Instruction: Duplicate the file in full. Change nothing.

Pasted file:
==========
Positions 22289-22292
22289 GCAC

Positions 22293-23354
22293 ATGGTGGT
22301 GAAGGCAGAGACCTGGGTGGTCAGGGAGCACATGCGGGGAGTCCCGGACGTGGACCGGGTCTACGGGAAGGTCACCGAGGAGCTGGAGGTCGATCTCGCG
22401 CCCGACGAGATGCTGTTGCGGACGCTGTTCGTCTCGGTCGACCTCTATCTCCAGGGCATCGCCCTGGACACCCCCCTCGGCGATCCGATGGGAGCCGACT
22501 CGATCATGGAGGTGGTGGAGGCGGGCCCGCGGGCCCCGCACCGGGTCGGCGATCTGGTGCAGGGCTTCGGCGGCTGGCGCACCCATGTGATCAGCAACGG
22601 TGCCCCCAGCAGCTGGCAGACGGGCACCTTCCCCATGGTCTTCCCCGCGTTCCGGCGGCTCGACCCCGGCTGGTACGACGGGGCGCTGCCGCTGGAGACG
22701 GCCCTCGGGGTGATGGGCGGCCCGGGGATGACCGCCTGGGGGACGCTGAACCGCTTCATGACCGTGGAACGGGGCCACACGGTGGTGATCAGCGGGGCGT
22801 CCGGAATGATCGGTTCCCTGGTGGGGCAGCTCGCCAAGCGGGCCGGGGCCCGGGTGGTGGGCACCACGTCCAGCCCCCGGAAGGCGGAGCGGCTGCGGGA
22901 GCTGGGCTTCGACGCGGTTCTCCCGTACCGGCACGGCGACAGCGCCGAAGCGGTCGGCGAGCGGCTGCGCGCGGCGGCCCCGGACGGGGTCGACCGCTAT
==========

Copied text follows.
Positions 22289-22292
22289 GCAC

Positions 22293-23354
22293 ATGGTGGT
22301 GAAGGCAGAGACCTGGGTGGTCAGGGAGCACATGCGGGGAGTCCCGGACGTGGACCGGGTCTACGGGAAGGTCACCGAGGAGCTGGAGGTCGATCTCGCG
22401 CCCGACGAGATGCTGTTGCGGACGCTGTTCGTCTCGGTCGACCTCTATCTCCAGGGCATCGCCCTGGACACCCCCCTCGGCGATCCGATGGGAGCCGACT
22501 CGATCATGGAGGTGGTGGAGGCGGGCCCGCGGGCCCCGCACCGGGTCGGCGATCTGGTGCAGGGCTTCGGCGGCTGGCGCACCCATGTGATCAGCAACGG
22601 TGCCCCCAGCAGCTGGCAGACGGGCACCTTCCCCATGGTCTTCCCCGCGTTCCGGCGGCTCGACCCCGGCTGGTACGACGGGGCGCTGCCGCTGGAGACG
22701 GCCCTCGGGGTGATGGGCGGCCCGGGGATGACCGCCTGGGGGACGCTGAACCGCTTCATGACCGTGGAACGGGGCCACACGGTGGTGATCAGCGGGGCGT
22801 CCGGAATGATCGGTTCCCTGGTGGGGCAGCTCGCCAAGCGGGCCGGGGCCCGGGTGGTGGGCACCACGTCCAGCCCCCGGAAGGCGGAGCGGCTGCGGGA
22901 GCTGGGCTTCGACGCGGTTCTCCCGTACCGGCACGGCGACAGCGCCGAAGCGGTCGGCGAGCGGCTGCGCGCGGCGGCCCCGGACGGGGTCGACCGCTAT